Photo: Mattia Panciroli (CC)
On Tuesday, Sept. 26, Saudi Arabia announced via televised royal decree that it will finally allow women to drive, marking a watershed moment in the fight for women’s rights. The verdict gives Saudi Arabian women both the literal and metaphorical wheel: as they are handed the keys, they will reach an unprecedented degree of independence and agency.
Since activist Manal al-Sharif posted a video of herself driving on YouTube in 2011, women’s rights movements in Saudi Arabia have accelerated at a considerable rate. The decision to lift the ban was immediately heralded by the international community, and rightfully so. Beyond the rhetoric of the announcement, it is worth examining the tactical and strategic motives driving the decision and future implications: why now, and what does this mean for the future of women in Saudi Arabia?
The ban on women drivers has been a lighnting-rod for international criticism and tarnished Saudi Arabia’s reputation. Justifications have ranged from claims that driving would damage women’s ovaries to the notion that letting women drive would lead them to promiscuity, resulting in the collapse of the family.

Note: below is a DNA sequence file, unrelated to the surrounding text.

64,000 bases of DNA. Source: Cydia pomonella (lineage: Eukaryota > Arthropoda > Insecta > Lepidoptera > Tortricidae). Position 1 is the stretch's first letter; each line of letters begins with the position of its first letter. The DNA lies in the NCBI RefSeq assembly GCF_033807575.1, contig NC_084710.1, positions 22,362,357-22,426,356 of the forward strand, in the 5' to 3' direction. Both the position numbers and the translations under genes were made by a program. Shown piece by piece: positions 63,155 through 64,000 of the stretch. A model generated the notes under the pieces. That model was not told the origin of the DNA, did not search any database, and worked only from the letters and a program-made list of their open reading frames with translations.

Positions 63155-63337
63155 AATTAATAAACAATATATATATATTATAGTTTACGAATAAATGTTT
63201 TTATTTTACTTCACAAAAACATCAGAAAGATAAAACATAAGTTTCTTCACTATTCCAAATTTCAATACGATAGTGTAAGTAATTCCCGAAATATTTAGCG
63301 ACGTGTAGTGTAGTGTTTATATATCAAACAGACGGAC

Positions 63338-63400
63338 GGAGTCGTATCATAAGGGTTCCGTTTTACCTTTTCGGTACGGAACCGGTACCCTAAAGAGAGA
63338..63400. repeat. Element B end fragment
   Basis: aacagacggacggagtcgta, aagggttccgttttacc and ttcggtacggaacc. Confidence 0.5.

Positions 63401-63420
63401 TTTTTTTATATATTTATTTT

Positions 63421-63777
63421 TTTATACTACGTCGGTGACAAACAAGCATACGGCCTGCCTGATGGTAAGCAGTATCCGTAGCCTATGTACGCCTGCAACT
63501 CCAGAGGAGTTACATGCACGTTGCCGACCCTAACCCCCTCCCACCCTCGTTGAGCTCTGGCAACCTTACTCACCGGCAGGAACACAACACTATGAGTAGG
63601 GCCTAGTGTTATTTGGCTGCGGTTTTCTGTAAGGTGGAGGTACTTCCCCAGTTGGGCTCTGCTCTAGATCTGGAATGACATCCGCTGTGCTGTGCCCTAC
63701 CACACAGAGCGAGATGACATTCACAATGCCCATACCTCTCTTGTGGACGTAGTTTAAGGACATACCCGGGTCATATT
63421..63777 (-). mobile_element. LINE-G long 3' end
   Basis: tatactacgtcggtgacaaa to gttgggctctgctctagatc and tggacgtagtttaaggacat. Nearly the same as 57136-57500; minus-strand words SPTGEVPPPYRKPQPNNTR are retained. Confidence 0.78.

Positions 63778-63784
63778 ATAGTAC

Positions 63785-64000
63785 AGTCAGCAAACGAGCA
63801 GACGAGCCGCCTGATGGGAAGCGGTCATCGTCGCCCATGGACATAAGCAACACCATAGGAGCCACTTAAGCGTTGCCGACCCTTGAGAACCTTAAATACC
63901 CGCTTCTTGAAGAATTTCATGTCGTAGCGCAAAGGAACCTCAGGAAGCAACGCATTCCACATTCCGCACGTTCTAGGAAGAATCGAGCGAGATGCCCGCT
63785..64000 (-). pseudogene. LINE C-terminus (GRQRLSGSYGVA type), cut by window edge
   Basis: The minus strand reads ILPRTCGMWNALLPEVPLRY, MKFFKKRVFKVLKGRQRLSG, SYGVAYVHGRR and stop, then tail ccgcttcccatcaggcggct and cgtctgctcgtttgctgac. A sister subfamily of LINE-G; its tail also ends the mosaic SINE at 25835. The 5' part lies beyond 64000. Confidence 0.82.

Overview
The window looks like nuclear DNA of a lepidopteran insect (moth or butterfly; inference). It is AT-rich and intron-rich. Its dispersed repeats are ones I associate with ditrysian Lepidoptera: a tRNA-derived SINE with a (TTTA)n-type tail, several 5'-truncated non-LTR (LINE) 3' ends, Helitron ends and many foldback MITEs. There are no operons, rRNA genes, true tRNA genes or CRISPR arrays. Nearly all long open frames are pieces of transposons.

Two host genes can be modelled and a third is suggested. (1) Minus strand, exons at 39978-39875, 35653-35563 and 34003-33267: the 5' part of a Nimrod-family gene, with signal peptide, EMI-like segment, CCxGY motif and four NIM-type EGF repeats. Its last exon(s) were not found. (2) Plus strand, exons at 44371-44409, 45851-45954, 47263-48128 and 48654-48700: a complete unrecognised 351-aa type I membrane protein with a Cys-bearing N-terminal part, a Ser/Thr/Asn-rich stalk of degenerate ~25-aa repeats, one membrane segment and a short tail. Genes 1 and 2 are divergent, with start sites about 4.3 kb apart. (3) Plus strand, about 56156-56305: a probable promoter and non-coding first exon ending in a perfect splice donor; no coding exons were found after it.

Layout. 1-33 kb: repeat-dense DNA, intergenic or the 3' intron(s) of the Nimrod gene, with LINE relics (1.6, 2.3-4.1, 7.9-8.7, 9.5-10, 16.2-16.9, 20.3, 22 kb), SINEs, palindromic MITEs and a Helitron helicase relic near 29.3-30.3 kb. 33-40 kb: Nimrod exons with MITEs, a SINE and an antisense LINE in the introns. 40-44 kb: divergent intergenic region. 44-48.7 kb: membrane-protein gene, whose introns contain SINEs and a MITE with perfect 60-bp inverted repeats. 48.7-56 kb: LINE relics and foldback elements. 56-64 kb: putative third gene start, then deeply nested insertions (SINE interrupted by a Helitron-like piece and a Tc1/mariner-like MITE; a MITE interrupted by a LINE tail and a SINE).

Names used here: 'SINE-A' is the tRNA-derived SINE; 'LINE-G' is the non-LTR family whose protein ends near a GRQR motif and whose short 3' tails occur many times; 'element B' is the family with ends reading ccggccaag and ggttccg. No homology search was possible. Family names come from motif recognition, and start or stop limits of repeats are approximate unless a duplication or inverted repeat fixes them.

With Sharia law acting as the de facto constitution in Saudi Arabia, rigid rules and patriarchal, antiquated traditions have prevailed. But it is not just the Wahhabi interpretation of Sharia law that is to blame. The wilaya system is a guardianship arrangement in which men have control over their female relatives, requiring women to obtain permission to travel. This system is ingrained in the family structure: male relatives’ dominion over the women in their family result in less publicly-visible restrictions on women’s mobility. The lift on the driving ban allows women to obtain a license without permission from a male relative.
It is this lesser-known restriction that has recently inspired Saudi women to quietly use studying abroad as a highway to freedom and speak out through social media about the injustice of their country’s system.
Luckily, the intensifying objections from within and outside of the country’s borders are causing government leaders to notice and react for two major reasons.
- Empowering women is economically advantageous.
King Abdullah, who reigned in Saudi Arabia from 2005 until his death in 2015, incrementally advanced women’s rights. Under his rule, women were appointed to the Shura Council, the highest advisory body in the country, and were also given the right to vote and run in municipal elections. He oversaw an all-female university, and perhaps most notably, began the King Abdullah Scholarship Program, which gave study abroad grants to both male and female students.
Now, Crown Prince Mohammed bin Salman has expanded on King Abdullah’s progressive views with his “Vision 2030” plan, an ambitious economic and social reform project, which aims to increase women’s participation in the workforce from 22% to 30%.